The curve of contagion has jumped up in the last fortnight, passing from 6,164 new cases in mid-March to 16,056 on Wednesday.
As of Friday evening, the occupation of intensive therapy beds is 55.9 percent nationwide, rising to 61.9 percent in the Buenos Aires Metropolitan Area (AMBA in its Spanish acronym) with almost 15 million inhabitants.
"Although the hospitals are equipped, the most critical situation is with the intensive therapy staff suffering psychological stress and burnout," said Rosa Reina, president of the Argentine Society of Intensive Therapy.
According to the doctor, "there are institutions whose intensive therapy wards are already 80 percent", while "we see increasingly younger patients averaging around 55 years old," which she attributed to their "being the ones who take the least care of themselves."
Vaccination or isolation?
"The second wave has already begun, no doubt about it," affirmed Buenos Aires Province Cabinet Chief Carlos Bianco when announcing new restrictions for the province last Tuesday. Others have been less clear cut, indicating that higher caseloads are on their way.
"We believe that we are starting the second wave, with a sustained increase in cases, which raises concern," Health Minister Carla Vizzotti told AM530 radio on Thursday.
Despite the surge, internal mobility will not be limited during Easter weekend although land frontiers remain closed and flights from Chile, Mexico and Brazil have been suspended. All flights from Britain have long been cancelled.
Eduardo López, one of the infectologists advising the government, said this week that "the key is to accelerate vaccination."
"It is necessary to make the more vulnerable population immune, those aged over 60, but through to Easter week less than 20 percent of a total 7.5 million had received a single dose," he explained.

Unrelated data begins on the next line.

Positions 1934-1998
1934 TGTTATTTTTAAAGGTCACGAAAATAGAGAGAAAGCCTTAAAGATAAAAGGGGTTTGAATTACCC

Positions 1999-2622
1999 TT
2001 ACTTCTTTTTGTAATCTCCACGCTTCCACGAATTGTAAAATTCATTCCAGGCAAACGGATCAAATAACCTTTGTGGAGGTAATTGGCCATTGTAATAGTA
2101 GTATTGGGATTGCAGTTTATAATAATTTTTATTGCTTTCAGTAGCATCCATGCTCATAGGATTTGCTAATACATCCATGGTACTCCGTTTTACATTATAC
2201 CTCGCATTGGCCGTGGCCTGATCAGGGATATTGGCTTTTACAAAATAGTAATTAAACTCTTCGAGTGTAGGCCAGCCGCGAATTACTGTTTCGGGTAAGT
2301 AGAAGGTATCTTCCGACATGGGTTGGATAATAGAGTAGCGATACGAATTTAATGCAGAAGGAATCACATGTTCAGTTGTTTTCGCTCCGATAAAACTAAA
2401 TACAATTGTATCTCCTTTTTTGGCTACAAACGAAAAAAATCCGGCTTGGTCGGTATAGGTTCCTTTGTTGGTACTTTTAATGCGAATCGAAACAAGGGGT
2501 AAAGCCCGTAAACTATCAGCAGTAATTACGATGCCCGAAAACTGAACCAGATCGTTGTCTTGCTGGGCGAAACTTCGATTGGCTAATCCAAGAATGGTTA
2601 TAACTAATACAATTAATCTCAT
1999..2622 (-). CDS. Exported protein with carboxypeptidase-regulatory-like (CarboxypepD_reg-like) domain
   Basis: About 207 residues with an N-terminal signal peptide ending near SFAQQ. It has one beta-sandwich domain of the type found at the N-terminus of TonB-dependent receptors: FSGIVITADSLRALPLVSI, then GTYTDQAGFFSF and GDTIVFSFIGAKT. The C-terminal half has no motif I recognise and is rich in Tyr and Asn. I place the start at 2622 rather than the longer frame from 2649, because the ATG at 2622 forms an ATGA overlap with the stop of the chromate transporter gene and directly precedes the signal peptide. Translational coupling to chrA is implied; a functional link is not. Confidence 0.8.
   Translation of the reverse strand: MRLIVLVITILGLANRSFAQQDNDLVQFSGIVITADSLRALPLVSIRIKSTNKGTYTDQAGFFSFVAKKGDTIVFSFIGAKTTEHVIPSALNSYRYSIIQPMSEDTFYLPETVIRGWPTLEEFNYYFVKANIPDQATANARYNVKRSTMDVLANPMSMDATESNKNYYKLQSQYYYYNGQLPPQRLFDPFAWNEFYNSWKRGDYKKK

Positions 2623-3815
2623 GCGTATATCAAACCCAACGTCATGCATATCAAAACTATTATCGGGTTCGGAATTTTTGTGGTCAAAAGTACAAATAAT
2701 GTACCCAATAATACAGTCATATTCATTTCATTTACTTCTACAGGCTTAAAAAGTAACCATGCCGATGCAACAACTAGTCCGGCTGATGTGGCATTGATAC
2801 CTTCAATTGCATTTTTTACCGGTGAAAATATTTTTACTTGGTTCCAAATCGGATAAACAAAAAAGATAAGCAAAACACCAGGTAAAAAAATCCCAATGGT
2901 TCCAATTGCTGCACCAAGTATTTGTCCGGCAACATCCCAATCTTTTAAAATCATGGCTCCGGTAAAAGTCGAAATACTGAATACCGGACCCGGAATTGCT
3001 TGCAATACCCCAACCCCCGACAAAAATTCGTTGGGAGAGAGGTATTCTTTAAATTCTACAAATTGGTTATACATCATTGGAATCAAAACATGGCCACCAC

The vaccination plan gives priority to health-workers, teachers, strategic state staff and older adults."The vaccine is the way out of this situation but only in the long run," evaluated Piovano.
Community circulation is eradicated "via herd immunity, which will depend on 75 percent of people being vaccinated and we’re only at around three percent. A long, long way to go," she said.
"The only preventive measure for now, apart from the vaccine, is quarantine," indicated the doctor.
In her opinion, although the government might well delay that decision, it will be inevitable.
"If [the system] collapses, nobody will argue, they won’t need anything to impose it because in reality it will be the virus imposing it," she maintained.
Ignoring the Easter break, vaccination continued at the Centenario stadium in the town of Quilmes, on the southern outskirts of the capital on Thursday. Dozens of people aged over 70 years old paraded through to receive a jab.
"Today we continue with the challenge of continuing with vaccination. But we need to continue taking care of ourselves to avoid infections and to ensure this second wave that we are already going through is not something that ends with a collapse of the health system," warned Quilmes Mayor Mayra Mendoza.
Justina García, a 74-year-old retiree, had just received her first dose of. "I am very happy. My body can't contain all the joy that I have. I have waited for this moment for a while," she said.
For the second dose, Justina will have to wait three months. "I will be as anxious as at this moment," she said.
"People are careless. I was locked up in my house for a year and a half, people should do the same," she launches, angered by the second wave.